Written on: January 4, 2021
Most of the time, you probably pay no attention to your furnace, except to notice the little sound it makes as it kicks on to keep your south and central Oklahoma home warm and comfortable.
But you may be startled if there are other noises coming from your furnace and have a whole lot of questions.
Is something wrong with my furnace?
Is my furnace breaking down?
Am I going to have a big, expensive repair bill?
There are four common sounds your furnace may make. We’ll walk through them so you’ll know what to do if you hear them.
Hearing a bang or a boom from your furnace can be scary. But it may not be anything to fear.
If you hear the sounds consistently, not only when the furnace kicks on, it may be because the air ducts or the metal siding of the furnace are expanding and contracting.
But if you are only hearing a boom or bang when your furnace cycles on, you may have a problem. The noise might be caused by a dirty furnace burner, which can damage the heat exchanger if not corrected. This is potentially dangerous because the damaged heat exchanger could cause a carbon monoxide leak into your home. DO NOT try to clean the burner yourself. This is a job for professionals.
This noise may be caused by a worn-down blower fan belt or a lack of lubrication of your furnace’s parts. While these scenarios may not sound serious, ignoring the noise may lead to the blower fan failing and your furnace shutting down. Contact your service technician.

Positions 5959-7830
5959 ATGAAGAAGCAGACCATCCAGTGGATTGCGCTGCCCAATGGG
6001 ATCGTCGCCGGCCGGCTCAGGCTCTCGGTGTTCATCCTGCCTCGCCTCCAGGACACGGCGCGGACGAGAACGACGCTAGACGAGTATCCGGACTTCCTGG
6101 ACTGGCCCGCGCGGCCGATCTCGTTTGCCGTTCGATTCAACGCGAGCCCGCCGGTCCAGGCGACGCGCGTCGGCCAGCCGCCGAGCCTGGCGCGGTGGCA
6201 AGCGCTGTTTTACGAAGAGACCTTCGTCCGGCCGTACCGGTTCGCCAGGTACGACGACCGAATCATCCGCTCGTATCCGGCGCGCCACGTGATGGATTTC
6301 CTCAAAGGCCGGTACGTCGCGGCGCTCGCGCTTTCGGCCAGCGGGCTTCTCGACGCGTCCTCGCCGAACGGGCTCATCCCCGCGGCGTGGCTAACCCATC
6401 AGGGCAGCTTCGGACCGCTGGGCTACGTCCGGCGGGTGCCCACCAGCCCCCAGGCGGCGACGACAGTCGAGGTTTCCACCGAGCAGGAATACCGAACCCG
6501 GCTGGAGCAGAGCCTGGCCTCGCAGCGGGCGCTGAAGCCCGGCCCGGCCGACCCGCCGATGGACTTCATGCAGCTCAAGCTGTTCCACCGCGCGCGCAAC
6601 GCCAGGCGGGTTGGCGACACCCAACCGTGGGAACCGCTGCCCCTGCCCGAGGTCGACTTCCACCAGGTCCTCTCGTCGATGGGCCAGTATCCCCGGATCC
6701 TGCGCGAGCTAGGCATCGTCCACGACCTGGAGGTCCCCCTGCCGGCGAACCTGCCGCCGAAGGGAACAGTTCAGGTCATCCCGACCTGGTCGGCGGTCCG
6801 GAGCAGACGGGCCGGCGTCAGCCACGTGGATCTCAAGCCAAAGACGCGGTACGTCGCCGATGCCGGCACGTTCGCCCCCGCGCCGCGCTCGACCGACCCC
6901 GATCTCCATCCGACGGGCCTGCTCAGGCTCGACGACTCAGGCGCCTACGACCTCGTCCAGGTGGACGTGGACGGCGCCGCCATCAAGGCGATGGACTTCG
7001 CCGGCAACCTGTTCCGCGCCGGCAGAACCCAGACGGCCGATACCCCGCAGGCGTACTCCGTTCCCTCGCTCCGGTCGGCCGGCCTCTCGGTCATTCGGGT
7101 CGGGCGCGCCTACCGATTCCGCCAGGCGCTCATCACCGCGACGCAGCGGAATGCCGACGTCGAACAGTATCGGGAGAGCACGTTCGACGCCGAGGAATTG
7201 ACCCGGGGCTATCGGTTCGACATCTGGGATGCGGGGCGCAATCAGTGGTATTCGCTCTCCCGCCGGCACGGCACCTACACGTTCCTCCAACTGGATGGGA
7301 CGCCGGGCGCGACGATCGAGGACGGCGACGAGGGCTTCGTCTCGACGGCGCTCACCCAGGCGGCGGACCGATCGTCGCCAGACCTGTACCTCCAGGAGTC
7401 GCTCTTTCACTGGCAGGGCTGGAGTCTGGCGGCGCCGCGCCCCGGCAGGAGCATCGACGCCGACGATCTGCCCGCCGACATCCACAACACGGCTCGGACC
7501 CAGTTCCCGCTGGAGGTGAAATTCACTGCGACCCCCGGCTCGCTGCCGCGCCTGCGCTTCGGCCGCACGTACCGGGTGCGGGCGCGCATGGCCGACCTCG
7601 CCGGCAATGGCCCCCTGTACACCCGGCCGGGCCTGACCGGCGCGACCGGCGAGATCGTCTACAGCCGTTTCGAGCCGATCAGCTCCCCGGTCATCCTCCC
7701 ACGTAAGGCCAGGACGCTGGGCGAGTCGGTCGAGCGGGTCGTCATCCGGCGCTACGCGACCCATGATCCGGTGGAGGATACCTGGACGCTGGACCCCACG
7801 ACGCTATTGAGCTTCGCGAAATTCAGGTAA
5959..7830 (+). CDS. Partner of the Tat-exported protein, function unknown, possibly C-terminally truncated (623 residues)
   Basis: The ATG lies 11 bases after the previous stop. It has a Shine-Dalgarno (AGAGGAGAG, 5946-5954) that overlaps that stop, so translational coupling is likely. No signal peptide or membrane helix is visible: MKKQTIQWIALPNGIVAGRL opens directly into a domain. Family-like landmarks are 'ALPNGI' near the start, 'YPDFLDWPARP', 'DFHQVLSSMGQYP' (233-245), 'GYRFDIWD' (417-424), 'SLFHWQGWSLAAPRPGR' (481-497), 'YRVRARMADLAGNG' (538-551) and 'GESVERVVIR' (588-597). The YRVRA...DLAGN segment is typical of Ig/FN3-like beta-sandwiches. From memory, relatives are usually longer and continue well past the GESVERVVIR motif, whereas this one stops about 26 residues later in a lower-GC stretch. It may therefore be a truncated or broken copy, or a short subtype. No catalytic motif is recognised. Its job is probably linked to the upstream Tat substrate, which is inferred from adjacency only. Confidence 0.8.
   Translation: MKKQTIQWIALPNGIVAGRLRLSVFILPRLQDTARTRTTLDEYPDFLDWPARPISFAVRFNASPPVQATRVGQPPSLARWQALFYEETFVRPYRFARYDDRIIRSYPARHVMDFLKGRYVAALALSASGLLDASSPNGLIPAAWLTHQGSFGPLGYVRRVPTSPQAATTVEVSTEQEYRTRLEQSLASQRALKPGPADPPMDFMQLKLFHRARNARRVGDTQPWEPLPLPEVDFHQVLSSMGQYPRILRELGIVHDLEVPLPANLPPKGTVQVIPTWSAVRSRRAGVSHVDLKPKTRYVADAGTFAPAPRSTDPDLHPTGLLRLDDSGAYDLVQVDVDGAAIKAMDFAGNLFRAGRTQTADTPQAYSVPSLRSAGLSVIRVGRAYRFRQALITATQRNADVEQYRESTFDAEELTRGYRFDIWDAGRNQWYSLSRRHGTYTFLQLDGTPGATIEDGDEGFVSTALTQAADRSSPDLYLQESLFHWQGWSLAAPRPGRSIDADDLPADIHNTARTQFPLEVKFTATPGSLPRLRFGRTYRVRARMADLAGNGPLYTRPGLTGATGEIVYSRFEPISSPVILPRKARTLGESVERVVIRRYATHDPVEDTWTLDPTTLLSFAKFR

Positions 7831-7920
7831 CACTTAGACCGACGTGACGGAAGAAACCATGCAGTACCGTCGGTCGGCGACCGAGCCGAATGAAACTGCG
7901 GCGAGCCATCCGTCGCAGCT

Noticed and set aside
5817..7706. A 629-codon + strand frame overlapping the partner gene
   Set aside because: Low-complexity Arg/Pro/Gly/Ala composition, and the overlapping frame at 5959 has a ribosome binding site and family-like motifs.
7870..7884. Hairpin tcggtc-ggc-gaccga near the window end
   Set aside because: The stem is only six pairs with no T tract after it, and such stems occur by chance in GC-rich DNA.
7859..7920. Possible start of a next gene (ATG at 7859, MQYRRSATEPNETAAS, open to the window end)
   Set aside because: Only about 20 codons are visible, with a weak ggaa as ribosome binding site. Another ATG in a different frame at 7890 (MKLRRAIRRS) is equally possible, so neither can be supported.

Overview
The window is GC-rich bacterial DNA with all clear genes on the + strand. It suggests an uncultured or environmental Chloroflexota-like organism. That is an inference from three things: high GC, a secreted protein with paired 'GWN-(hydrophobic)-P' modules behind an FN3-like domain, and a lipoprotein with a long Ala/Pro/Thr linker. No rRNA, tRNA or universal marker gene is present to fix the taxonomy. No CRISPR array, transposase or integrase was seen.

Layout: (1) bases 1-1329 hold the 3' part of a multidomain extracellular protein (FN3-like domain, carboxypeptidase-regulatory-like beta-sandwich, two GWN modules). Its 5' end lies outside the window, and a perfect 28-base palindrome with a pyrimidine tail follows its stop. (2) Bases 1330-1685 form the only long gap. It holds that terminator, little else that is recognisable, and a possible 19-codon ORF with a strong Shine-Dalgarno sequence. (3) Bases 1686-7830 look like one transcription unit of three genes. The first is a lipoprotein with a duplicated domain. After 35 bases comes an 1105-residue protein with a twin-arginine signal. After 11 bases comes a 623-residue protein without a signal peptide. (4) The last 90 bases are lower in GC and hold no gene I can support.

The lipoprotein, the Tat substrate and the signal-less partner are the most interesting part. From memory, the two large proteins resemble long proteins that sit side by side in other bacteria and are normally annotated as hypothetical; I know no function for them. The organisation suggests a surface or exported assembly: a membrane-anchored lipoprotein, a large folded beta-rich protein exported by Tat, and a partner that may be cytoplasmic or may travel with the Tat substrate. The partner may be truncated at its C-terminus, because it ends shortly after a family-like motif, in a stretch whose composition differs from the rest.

Anyone one else cringe when they hear metal-on-metal scraping? Not only is it awful, but it is also an indicator that something is wrong with your furnace. Most often, that scraping noise is happening because the blower fan has come loose from its mount and is scraping the bearings. When this happens, the blower fan slows down. The furnace may overheat and shut down too soon, leaving your home colder than you want.
This is the sign of a potentially serious and dangerous problem and must be addressed. The noises may be from a broken heat exchanger damaged by lack of airflow. The reduced airflow may be caused by blower fan problems or a dirty filter. The excess heat generated can crack or break the heat exchanger. A damaged heat exchange can create a carbon monoxide leak. Contact your service technician immediately to request a service call.
Have questions about your propane appliances? Contact our equipment experts. We’ll be glad to help!